Students noticed a new addition to their bathrooms and dining halls this September: posters reminding them to wash their hands. But the posters were not the familiar, cheery cartoon illustrations that dot the walls of Yale University Health Services, prompting passersby to cover their coughs and wash up. These were cheery in a different way.

“You’ve got trouble on your hands,” one version announced, showing a yellow handprint sprinkled with alien- and devil-faced “germs.”

“Happy birthday to you / Your hands are a zoo,” another read. “If you hum this while you wash them / They’ll be cleaner times two,” it continued, alluding to the commonly-cited Center for Disease Control guideline that people should wash their hands for as long as it takes to sing “Happy Birthday.”

A third was blazoned with the declaration, “Lady Macbeth got one thing right: Keep your hands clean,” next to a red hand with a small yellow dot labeled “Damn spot.”

The message was simple, but clear: Regular hand-washing can help to prevent the spread of swine flu and other diseases.

The man behind the signs, longtime Yale employee Patrick Lynch, has also designed many other visuals for the University. Working out of a Science Park office, a half-hour walk from the student dorms where his posters now hang, Lynch, 56, has observed changes at Yale through the lens of art and design for 37 years.

“It’s just sort of evolved over the years,” Lynch said of his career at Yale, which began in 1972 when his high school friend Phillip Simon recommended Lynch to his mother, who was then the medical illustrator at the School of Medicine.

And so, during his freshman year at Southern Connecticut State University, Lynch began working at Yale, photographing and drawing medical specimens. Years later, with the advent of computer graphics and audiovisual technology, he took charge of a succession of communications teams and began designing the user interfaces of Yale Web sites, including that of the Yale portal, which serves as a hub for the rest of Yale’s Web sites. All the while, Lynch pursued bachelor’s and master’s degrees in biology at SCSU. He has even served as a lecturer in radiology at the School of Medicine.

Lynch has been surprising his friends with his varied talents — including cooking and painting — since high school, said Simon, who is now the director of interactive communications graduate programs at Quinnipiac University. But as a young man, he especially liked to sketch wildlife, a skill that led him to change his major in college from fine art to biology.

“I was always interested in science,” Lynch said. “But I really just wanted to learn how to draw people.”

Anatomical drawings in pen and watercolor led to wildlife paintings and photography. Drawing on his degrees in biology, Lynch co-authored and illustrated “A Field Guide to North Atlantic Wildlife” in 2005 and a “Manual of Ornithology” in 1993, among other books.

But at Yale, Lynch’s work grew from illustrations by hand in the 1970s to computer illustration and HTML design, all self-taught, in the ’80s and ’90s.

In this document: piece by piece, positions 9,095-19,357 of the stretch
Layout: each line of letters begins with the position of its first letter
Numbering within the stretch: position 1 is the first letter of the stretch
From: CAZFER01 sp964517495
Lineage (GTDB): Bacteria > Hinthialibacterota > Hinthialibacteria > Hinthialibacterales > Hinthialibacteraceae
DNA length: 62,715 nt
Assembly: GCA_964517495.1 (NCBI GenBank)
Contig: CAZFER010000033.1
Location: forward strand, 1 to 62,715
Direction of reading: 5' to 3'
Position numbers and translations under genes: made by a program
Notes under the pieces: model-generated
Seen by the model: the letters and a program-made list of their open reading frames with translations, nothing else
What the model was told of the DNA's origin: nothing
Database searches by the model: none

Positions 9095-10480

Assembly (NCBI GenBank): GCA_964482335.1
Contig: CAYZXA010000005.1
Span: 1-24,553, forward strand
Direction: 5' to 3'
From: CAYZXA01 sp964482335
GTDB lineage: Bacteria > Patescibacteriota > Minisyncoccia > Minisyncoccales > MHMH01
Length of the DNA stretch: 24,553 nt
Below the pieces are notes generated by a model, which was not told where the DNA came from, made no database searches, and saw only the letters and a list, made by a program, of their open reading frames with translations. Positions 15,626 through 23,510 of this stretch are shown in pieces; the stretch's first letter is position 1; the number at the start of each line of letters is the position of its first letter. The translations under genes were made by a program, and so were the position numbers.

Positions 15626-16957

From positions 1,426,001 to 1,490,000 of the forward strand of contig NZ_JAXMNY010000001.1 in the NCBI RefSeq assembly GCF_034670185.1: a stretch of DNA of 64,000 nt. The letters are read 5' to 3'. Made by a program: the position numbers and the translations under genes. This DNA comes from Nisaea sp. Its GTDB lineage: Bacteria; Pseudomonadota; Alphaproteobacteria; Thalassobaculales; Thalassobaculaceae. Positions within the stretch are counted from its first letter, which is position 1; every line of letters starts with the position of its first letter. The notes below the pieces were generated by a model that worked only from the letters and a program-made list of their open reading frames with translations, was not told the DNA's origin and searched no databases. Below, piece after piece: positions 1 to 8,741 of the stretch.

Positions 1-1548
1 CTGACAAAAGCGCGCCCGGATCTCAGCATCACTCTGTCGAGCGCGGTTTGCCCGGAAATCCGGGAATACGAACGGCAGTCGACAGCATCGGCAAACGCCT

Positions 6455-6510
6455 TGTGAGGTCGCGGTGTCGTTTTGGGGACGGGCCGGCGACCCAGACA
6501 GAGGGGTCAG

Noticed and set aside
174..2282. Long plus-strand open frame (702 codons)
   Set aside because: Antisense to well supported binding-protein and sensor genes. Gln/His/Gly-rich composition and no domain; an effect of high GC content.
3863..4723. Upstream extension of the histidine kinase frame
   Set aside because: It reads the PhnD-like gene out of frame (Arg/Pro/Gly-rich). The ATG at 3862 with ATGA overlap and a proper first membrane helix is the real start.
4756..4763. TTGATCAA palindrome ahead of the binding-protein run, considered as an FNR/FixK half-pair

“He is astonishingly versatile,” said Anne Murray-Randolph, his supervisor and the assistant vice president for strategic projects and communications. “He’s a writer and he can also conceptualize the presentation of projects.”

His work, if not Lynch himself, has been visible at Yale for years. Besides the clean hands posters, he designed a series of anti-phishing awareness posters for ITS that now hang in computer clusters around campus, and several awareness campaigns targeted at Yale staff — everything from educating people about the Y2K scare in 2000 to preparing staff for the transition to a new e-mail system in 2008.

All his posters are designed to catch the eye, Lynch said.

“People are so bathed in other media that you’re looking at various ways to pierce through a fog,” he said. “Sometimes it’s a beautiful image, sometimes it’s something that’s a little weird that gets you to look more closely at it.”

In the case of the clean hands posters, colorful handprints were a striking yet lighthearted way to convey the message, Director of Emergency Management Services Maria Bouffard said.

For students, as well, the posters were amusing and eye-catching.

Colin Watson ’10, on his way into the Berkeley College dining hall, said that he thought the signs’ color and “nerdy humor” might draw students to the otherwise “industrial” Purell dispensers.

“I think they’re hilarious,” Ben Watsky ’12 said. “I’m glad [the administration] decided to allow some lightheartedness into what is, at heart, a pretty serious issue.”

But School of Art graphic design critic Jessica Helfand ’82 ART ’89 said that though the concept of the posters was successful, they lacked sophistication. She wondered why Yale did not ask a graphic designer at the School of Art to make the signs.

“A real designer who is looking to do something provocative and memorable might have done something simpler, bolder and more sophisticated,” she said.

If Lynch’s work is not formally sophisticated, he at least adds a touch of humor to many of his poster projects — “he’s always been quite the wit,” Simon said — which Lynch said are designed to complement more complete information found on Web sites.

But designing posters is just one of Lynch’s skills. From Web sites and HTML guides to ornithology textbooks and anatomical illustrations, Lynch has subtly influenced many corners of the University, said Jane Livingston, a director of finance communications and planning.

“I can’t even imagine Yale without Pat,” she said.